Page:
#YesAllMen Must Be Part of the Solution

I can't begin to describe the horror I, and everyone I know, felt upon first seeing this  photograph.

I know. I didn't want to see it either.

But we do girls and women everywhere a disservice if we do not have the emotional strength to witness the carnage created in societies in which women are powerless.

This is not an aberration and the longer we treat it as one, the longer women and girls worldwide will have to fear gang rape and death. This is just the far end of a continuum of violence against women everywhere. And that includes women living in the homes of your neighbors, family, and workmates.

We cannot solve this problem if we don't finally form a community of women and men who are willing to commit themselves to change.

Above are just a few of the statistics cited by Charles M. Blow in the New York Times this morning under the headline Yes, All Men. In response to his college-age son's comment that "we should all be feminists" Blow writes,

too often we believe that the plight of the oppressed is solely the business of the oppressed, and that the society in which that oppression is born and grows and the role of the oppressors and beneficiaries are all somehow subordinate.

Feminists have been trying to bring men into their ranks as long as I can recall - as far back as 1973 when I first became involved in the Second Wave Women's Movement as a full-time volunteer (under the domestic Peace Corps) at the Center for Women's Studies and Services in San Diego. We were successful in many ways, but not so much in our attempt to bring men in by convincing them that the liberation of women from out-dated and restrictive gender roles would also liberate them.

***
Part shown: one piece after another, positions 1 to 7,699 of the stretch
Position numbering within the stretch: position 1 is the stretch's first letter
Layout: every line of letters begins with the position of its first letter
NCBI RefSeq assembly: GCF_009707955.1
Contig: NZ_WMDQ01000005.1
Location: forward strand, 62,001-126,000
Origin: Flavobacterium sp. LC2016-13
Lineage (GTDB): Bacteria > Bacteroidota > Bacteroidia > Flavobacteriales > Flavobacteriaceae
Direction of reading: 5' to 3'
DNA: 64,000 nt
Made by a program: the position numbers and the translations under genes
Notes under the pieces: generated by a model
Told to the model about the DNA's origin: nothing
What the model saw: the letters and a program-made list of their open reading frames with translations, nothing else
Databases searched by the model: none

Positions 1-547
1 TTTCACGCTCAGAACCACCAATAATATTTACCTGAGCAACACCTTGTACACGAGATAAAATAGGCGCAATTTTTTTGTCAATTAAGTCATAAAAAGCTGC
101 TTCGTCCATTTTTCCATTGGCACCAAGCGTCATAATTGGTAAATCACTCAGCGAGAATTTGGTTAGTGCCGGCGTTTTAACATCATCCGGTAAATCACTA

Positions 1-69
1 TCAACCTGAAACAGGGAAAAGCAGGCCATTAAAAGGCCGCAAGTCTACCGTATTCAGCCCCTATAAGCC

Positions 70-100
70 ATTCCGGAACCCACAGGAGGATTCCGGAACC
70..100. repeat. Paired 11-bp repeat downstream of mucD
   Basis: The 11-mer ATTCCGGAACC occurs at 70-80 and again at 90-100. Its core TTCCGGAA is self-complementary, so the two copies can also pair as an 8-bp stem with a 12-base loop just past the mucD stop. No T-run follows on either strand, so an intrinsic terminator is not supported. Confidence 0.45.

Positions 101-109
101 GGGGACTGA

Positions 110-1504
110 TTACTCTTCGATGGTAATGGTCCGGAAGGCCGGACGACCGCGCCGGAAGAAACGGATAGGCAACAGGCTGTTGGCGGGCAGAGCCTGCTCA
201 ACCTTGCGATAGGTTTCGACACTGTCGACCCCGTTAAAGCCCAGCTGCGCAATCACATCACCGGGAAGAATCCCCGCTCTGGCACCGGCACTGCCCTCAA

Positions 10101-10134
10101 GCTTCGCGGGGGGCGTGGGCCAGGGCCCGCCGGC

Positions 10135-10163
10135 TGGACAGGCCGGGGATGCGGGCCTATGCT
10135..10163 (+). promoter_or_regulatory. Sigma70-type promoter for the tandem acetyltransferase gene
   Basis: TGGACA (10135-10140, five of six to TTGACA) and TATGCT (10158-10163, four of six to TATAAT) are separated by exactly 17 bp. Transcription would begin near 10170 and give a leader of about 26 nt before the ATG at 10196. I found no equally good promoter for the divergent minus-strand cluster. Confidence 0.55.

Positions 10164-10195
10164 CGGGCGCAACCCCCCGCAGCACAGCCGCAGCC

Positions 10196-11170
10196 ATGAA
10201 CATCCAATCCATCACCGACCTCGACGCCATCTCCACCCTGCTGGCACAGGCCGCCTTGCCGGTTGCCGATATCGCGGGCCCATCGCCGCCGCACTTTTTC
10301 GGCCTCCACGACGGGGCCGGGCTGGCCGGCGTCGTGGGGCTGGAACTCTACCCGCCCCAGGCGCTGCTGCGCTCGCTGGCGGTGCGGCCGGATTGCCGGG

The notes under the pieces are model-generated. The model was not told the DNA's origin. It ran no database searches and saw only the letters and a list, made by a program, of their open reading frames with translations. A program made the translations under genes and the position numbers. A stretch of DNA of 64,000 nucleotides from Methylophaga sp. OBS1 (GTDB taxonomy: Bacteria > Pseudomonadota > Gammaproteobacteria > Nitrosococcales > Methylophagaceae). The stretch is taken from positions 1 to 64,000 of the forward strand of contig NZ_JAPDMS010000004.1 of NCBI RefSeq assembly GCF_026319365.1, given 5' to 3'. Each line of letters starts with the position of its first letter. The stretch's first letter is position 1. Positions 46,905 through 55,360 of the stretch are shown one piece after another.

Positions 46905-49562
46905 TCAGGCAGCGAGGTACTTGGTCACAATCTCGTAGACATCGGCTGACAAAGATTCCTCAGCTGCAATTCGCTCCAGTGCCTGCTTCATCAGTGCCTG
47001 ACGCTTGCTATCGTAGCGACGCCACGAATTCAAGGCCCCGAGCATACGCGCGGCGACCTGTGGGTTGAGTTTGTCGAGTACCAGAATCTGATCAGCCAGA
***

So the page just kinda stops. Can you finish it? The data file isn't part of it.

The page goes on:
There's a new women's movement underfoot now. One powered by those who are at the forefront of every significant cultural change, our young people, boys and girls, men and women, who have been raised to believe we already have equality among the sexes. Just as my generation was raised to believe America guaranteed equality and justice for all back in the days of de jure segregation in the South and de facto segregation in the North.

The shock of reality, that what we've been taught is aspirational rather than accomplished, is the spark that ignites the next revolution of human consciousness.

If you'd like to join us, here are just two basic ground rules that will guarantee that you will be greeted with open arms: 

  1. Please don't interrupt a conversation among women about the bias, harassment or violence they have experienced by suggesting "not all men" behave in that manner. We already know that. We love men. We have husbands, some of us, and boyfriends, many of us, and those of us who have chosen women as intimate partners have fathers, uncles, brothers and boy-children. Exempting yourself from others of your gender is unnecessary and it stalls and often shuts down completely a conversation you could further by giving your own examples of bias, harassment or violence against women that you have witnessed.
  2. Ask how you can be of assistance.

That's it.

Join us! We're engaged in a movement we believe you'll wholeheartedly support once you understand that we understand "not all men are like that."